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Longitudinal data analysis in HLM

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Longitudinal data analysis in HLM

- Similar things:
- Fixed effects
- Random effects
- Difference:
- Cross-sectional HLM: individual, school,…
- Longitudinal HLM: observations over time, individual,…

- Source of variations
- Within-subject variation (intra-individual variation)
- Between-subject variation (inter-individual variation)
- Often incomplete data or unbalanced data
- OLS regression is not suitable to analyze longitudinal data because its assumptions are violated by the data.

- Univariate repeated measure ANOVA
- Person effects are random, time effects and other factor effects are fixed – it reduces residual variance by considering the person effects.
- Fixed time point (evenly or unevenly spaced)
- It assumes a unique residual variance-covariance structure (compound symmetry), which assume equal variance over time among observations from the same person and a constant covariance.

- Univariate repeated measure ANOVA
- An alternative assumption, sphericity: it assumes equal variance difference between any two time points.

- Univariate repeated measure ANOVA
- The assumptions could not be held for longitudinal data
- People change at varied rates, so that variances often change over time
- Covariances close in time usually greater than covariances distil in time
- Test of variance-covariance structure is necessary to validate significance tests

- Multivariate repeated measure ANOVA
- Use generalized method – no specific assumptions about variances and covariances (unstructured).
- It does not allow any other structure, so when the repeated measures increase, it causes over-parameterization.
- Subjects with missing data on any time point will be deleted from analysis.

- In addition, none of them allow time-varying predictors

- Ability to deal with missing data (missing at random, MAR)
- No assumptions about compound symmetry
- More flexible:
- Unequal numbers of measurement or unequal measurement intervals
- Includes time-varying covariate

- Is there any effect of time on average (fixed effect of time significant)?
- Does the average effect of time vary across persons (random effect of time significant)?

- Level 1 (within subject model)
Yti is the measurement of ith subject at tthtime point

- Level 2 (between subject model)

covariance

Residual

Sample

Intercept

(Grand Mean)

Sample

slope

(Grand Mean)

Individual

Intercept

Deviation

Individual

slope

Deviation

- Six Parameters:
- Fixed Effects: β00and β10, level 2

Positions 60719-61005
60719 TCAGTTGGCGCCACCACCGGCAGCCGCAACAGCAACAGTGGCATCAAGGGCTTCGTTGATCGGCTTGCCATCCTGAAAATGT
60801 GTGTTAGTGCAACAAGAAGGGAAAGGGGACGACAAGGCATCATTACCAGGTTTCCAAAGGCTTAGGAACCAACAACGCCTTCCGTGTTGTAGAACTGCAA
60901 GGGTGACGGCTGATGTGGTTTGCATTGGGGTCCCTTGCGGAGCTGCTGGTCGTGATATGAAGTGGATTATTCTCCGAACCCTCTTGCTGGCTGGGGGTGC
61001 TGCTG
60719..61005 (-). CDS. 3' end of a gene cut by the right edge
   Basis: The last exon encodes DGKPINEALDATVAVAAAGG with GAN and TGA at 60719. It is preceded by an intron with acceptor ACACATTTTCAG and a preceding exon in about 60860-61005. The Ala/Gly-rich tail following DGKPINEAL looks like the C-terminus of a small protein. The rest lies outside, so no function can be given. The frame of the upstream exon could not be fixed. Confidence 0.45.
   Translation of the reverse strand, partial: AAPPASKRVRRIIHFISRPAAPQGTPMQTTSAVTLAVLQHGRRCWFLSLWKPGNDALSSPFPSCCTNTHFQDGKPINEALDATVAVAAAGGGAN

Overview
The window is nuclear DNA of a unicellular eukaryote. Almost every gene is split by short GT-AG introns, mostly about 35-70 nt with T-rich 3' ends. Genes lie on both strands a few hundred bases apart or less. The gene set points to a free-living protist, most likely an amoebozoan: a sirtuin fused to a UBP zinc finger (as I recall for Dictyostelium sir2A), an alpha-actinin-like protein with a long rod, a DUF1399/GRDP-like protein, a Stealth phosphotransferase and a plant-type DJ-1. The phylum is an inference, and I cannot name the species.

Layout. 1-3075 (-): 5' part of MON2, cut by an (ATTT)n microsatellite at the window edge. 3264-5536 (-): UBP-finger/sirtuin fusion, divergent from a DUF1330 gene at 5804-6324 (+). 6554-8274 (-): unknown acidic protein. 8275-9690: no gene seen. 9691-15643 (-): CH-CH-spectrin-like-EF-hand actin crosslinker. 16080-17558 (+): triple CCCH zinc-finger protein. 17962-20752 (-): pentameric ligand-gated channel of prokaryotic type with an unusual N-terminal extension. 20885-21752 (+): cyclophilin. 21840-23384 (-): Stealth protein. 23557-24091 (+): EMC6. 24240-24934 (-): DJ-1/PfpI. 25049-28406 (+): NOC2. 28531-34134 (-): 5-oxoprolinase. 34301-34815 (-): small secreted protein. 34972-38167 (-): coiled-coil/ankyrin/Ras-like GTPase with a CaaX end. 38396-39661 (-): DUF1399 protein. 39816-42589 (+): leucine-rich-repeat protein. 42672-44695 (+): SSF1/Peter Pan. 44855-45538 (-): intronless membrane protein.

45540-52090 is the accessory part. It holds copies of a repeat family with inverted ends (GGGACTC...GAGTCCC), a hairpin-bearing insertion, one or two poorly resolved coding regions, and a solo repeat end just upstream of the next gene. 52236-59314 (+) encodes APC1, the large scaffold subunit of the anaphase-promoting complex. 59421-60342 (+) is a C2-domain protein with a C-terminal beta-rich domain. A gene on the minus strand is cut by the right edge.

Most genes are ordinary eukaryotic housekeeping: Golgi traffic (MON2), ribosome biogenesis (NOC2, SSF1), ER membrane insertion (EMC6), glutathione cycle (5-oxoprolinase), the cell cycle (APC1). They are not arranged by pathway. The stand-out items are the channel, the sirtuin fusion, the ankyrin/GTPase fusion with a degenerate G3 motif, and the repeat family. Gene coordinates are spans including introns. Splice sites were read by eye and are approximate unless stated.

- Random Effects:
- Variances of r0iand r1i(τ002, τ112), level 2
- Covariance of r0iand r1i(τ01), level 2
- Residual Variance of eti (σe2), level 1

Growth rate, average English increase at one unit of time increment is 1.50

Initial status, average English score at time 0 is 235.62

Final estimation of fixed effects:

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Standard Approx.

Fixed Effect Coefficient Error T-ratio d.f. P-value

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For INTRCPT1, P0

INTRCPT2, B00 235.619409 0.344737 683.476 6822 0.000

For TIME slope, P1

INTRCPT2, B10 1.500423 0.033980 44.156 6822 0.000

Growth rates are different among different students, various slopes. A student whose growth is 1 SD above average is expected to grow at the rate of 1.50+0.93=2.43 per time unit

Initial status, students vary significantly in English score at time 0.

Final estimation of variance components:

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Random Effect Standard Variance df Chi-square P-value

Deviation Component

-----------------------------------------------------------------------------

INTRCPT1, R0 19.99410 399.76396 6703 11430.55547 0.000

TIME slope, R1 0.930350.86556 6703 9568.06880 0.000

level-1, E 24.81882 615.97397

- Ratio of the “true” parameter variance to the “total” observed variance. Close to zero means observed score variance must be due to error.
- Without knowledge of the reliability of the estimated growth parameter, we might falsely draw a conclusion due to incapability of detecting relations.

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Random level-1 coefficient Reliability estimate

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INTRCPT1, B0 0.423

TIME, B1 0.108

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- Choose “print variance-covariance matrices” under output settings.
- Students who have higher English score at initial point tend to have a faster growth rate.

Tau (as correlations)

INTRCPT1,B0 1.000 0.413

TIME,B1 0.413 1.000

- An intercepts- and Slopes-as-outcomes model

- Level 1 (within subject model)
Yti is the measurement of ith subject at tthtime point

- Level 2 (between subject model)